• Price: £854.82 inc VAT

  • Company: Canon

  • Pros: Fast burst mode, excellent high ISO performance, hinged LCD screen, full HD video recording.

  • Cons: 8-way control button feels terrible and doesn’t always respond.

  • Our Rating: We rate this 8 out of 10 We rate this 8 out of 10

The EOS 60D sits between the EOS 50D and the EOS 7D in Canon’s mid-range digital SLR offerings. It’s fast, has a vari-angle LCD screen, shoots high-definition video, and has useful built-in image processing. So far, so good.

The 60D boasts the same APS-C sized, 18-megapixel sensor as the 7D, but despite not having dual processors like the latter, performs very fast. It’s said to shoot 5.3 frames per second in high-quality Jpeg mode – the 7D can do 8fps. Encouragingly, we actually achieved 5.5fps in our burst mode tests, and were able to shoot more than 100 frames in a row, meaning it’s a great camera for action photography.

The 60D also possesses an excellent high ISO capability. You could easily shoot at ISO 6400 without noticing much discolouration and noise in your photos, even if you crop them. That’s really handy for night-time shooting using a lens without a wide aperture.

The EOS 60D can produce incredible shots, even with lots of fast motion (1) or low lighting (2).

The body of the 60D is similar to the 50D’s, but there are plenty of layout differences and improvements to the control system. The shutter button has more of a contour around it and is very comfortable to use; the power switch resides on the left side of the body just under the program dial; and the program dial itself has a lock on it that prevents you from inadvertently changing mode. This is now done by holding down the central button, and turning the dial.

The other big difference is the addition of a hinged LCD screen. You can swing it out towards the left of the body, say, for self-portraits and taking photos at awkward angles. The screen is bright, although it can be hard to see your scene on it on a sunny day.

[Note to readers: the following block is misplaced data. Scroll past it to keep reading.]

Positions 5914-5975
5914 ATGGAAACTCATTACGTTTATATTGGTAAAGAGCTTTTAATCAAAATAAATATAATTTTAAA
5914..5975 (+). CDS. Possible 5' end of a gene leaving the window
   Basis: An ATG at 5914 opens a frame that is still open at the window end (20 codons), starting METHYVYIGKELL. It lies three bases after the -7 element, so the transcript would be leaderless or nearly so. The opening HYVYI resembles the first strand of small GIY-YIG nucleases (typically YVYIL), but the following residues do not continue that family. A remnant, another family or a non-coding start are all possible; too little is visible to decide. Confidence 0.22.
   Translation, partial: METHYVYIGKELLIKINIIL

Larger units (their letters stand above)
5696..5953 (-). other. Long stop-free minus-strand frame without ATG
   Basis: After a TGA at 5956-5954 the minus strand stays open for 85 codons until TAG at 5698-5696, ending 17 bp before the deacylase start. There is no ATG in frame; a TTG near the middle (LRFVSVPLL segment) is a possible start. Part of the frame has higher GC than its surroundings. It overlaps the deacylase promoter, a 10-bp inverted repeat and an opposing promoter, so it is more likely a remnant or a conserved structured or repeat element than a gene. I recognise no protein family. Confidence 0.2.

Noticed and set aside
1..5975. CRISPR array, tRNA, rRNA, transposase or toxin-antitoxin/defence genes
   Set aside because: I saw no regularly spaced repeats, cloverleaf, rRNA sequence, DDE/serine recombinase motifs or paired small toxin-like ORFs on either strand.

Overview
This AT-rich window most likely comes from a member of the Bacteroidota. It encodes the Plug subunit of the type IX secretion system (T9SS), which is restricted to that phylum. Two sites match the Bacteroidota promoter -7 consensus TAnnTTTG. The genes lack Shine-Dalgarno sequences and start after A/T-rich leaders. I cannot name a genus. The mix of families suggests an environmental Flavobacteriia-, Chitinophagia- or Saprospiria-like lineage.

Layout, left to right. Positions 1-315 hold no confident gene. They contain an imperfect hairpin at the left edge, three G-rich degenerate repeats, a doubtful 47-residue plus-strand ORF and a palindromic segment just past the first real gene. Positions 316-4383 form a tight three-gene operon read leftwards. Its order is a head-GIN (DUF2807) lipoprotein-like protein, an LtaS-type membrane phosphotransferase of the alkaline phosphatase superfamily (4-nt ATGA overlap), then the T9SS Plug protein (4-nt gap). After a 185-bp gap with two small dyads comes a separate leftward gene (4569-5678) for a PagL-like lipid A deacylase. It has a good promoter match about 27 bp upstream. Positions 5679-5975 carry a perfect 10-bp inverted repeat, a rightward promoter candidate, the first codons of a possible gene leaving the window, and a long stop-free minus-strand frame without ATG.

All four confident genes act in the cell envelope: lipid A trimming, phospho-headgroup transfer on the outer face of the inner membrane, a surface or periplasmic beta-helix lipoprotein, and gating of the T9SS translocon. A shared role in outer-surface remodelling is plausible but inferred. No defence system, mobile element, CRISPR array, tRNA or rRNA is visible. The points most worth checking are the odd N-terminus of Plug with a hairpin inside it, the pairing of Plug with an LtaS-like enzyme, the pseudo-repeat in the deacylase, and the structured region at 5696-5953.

Dedicated buttons allow you to quickly change ISO speed, drive mode, metering and focus modes, and more settings can be used by pressing the Q-menu button. There’s an info button at the back of the camera that when pressed, gives you a glimpse of settings such as colour temperature, bracketing information, and ISO noise reduction. These are additional details to the main exposure and drive settings that can be found on the screen on top of the camera body.

Levelling the land
One useful feature in the Q-menu is the electronic level, but it can’t be overlayed on top of the scene you’re shooting in Live View mode. Instead, it’s a tool that’s useful for landscape photography, when you’re using a tripod without a built-in spirit level.

While the 60D’s body feels sturdy, most of the buttons feel spongy. We had trouble using the 8-way control button to move towards the right in a menu or setting. We also didn’t like the ‘unlock’ button, which replaces the three-position on-switch on the 50D.

Canon’s EOS 60D offers vast improvements over the EOS 50D – buttons aside. Not only does it produce bigger images, it also has a more contoured body and plenty of great new features, such as the hinged LCD screen. It performs exceptionally at night, is great for capturing sporting events, and can be set up precisely to capture landscapes.